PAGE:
The Colorado Senate race is entering a volatile period, because what was becoming a predictable polling pattern has changed. In a two-month period, from mid-July to the middle of September, Sen. Mark Udall (D) had built a small but consistent lead and appeared perched on the cusp of pulling away. Now, however, according to a just released Public Policy Polling survey, the tables have turned.

The latest PPP data (Sept. 19-21; 652 CO likely voters) finds Rep. Cory Gardner (R-CO-4) now taking a 47-45 percent lead in the habitually tight Senate contest. In fact, after Sen. Udall led in seven consecutive Continue reading >

The State of the Senate

In Senate on September 22, 2014 at 10:34 am

Much has been written about which party will control the US Senate in the next Congress and, with seven pure toss-up races on the political board, there’s plenty of room for conjecture on both sides of the ideological aisle.

Let’s take a look at the aggregate Senate campaign picture, remembering that the Republicans must retain all of the seats they currently possess (15 in this election cycle) and convert six Democratic states just to reach the minimum majority level. Democrats will maintain control if the two parties deadlock at 50-50 (including the Independents who will caucus with one party or the other). The Dems hold power in such a situation because Vice President Joe Biden (D), the constitutional Senate president, will break any tie vote in his party’s favor.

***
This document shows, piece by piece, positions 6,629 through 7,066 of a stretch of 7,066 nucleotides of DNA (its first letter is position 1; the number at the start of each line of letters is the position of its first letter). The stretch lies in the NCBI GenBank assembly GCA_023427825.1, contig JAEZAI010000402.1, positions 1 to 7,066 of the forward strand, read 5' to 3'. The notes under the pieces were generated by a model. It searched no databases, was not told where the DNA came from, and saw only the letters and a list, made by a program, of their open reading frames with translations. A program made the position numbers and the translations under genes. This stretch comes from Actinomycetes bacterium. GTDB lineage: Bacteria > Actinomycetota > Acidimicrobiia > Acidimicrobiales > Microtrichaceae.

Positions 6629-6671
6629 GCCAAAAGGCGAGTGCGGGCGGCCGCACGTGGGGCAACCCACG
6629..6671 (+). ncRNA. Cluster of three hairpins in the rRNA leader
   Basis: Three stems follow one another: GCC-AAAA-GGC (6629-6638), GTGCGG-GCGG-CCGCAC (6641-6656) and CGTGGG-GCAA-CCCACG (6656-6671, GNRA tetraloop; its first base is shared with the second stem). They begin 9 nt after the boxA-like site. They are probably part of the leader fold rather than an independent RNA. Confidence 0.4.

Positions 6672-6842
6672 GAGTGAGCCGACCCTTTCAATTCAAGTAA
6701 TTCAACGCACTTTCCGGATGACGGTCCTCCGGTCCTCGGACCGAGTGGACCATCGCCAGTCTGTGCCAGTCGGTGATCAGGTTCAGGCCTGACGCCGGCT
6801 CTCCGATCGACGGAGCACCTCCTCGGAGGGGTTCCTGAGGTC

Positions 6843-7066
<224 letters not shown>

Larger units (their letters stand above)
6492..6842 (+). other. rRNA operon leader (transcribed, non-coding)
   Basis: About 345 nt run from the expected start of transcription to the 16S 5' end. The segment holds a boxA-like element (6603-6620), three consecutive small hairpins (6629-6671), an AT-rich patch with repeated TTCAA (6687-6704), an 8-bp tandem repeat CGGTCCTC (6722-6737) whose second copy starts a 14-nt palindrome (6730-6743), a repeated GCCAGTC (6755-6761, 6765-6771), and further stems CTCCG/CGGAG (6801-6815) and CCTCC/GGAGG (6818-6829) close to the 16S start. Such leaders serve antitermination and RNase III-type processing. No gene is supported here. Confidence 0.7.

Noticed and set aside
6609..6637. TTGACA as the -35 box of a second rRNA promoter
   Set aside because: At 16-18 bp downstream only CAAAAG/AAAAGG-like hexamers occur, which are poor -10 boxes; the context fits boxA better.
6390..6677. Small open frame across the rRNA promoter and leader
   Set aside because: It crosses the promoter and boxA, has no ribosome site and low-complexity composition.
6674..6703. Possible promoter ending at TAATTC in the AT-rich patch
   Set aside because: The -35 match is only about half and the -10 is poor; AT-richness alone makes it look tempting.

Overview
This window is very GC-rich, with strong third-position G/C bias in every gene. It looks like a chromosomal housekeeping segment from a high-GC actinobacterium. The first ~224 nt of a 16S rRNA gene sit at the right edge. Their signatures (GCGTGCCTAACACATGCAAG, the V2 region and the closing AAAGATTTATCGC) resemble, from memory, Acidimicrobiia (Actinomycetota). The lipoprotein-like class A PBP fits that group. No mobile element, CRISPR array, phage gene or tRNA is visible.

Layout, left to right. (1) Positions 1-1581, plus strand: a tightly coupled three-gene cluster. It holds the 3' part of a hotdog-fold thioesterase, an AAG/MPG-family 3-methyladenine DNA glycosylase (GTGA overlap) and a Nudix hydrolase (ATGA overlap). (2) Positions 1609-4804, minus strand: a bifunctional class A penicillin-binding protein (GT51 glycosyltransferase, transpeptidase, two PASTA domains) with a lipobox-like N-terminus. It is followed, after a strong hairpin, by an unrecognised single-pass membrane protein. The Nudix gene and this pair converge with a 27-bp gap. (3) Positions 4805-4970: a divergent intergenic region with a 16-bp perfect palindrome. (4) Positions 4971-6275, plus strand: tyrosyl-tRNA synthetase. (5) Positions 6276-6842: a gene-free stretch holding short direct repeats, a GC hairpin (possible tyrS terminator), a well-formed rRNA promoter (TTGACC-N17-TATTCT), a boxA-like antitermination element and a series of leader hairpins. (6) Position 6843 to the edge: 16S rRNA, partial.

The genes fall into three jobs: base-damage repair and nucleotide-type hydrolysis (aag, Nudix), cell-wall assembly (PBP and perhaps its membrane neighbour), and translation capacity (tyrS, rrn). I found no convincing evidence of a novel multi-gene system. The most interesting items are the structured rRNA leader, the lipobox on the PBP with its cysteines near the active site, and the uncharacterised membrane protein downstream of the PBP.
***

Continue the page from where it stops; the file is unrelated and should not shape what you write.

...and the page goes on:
The model also assumes Republican conversion victories in three Democratic retirement seats, Montana (Sen. John Walsh), South Dakota (Sen. Tim Johnson), and West Virginia (Sen. Jay Rockefeller). A three-way contest in South Dakota could Continue reading >

The One-Point Races – Four in All

In Polling, Senate on September 2, 2014 at 12:02 pm

As we pass Labor Day and enter into Election 2014 stretch drive mode, it appears that four US Senate races are polling within one point. In Arkansas, Iowa, Louisiana and North Carolina, a polling conglomeration over the last several weeks points to consistently dead-even contests.

Another race, in Alaska, could join this group, but their late primary (Aug. 19) has only yielded an official nominee for a short period. Once the polling crystallizes around Sen. Mark Begich (D) and former Attorney General and Natural Resources Department director Dan Sullivan (R) as the two official candidates, a more consistent close race will likely formulate. The recent polling history, virtually all of which was conducted before the state primary, has yielded inconsistent results.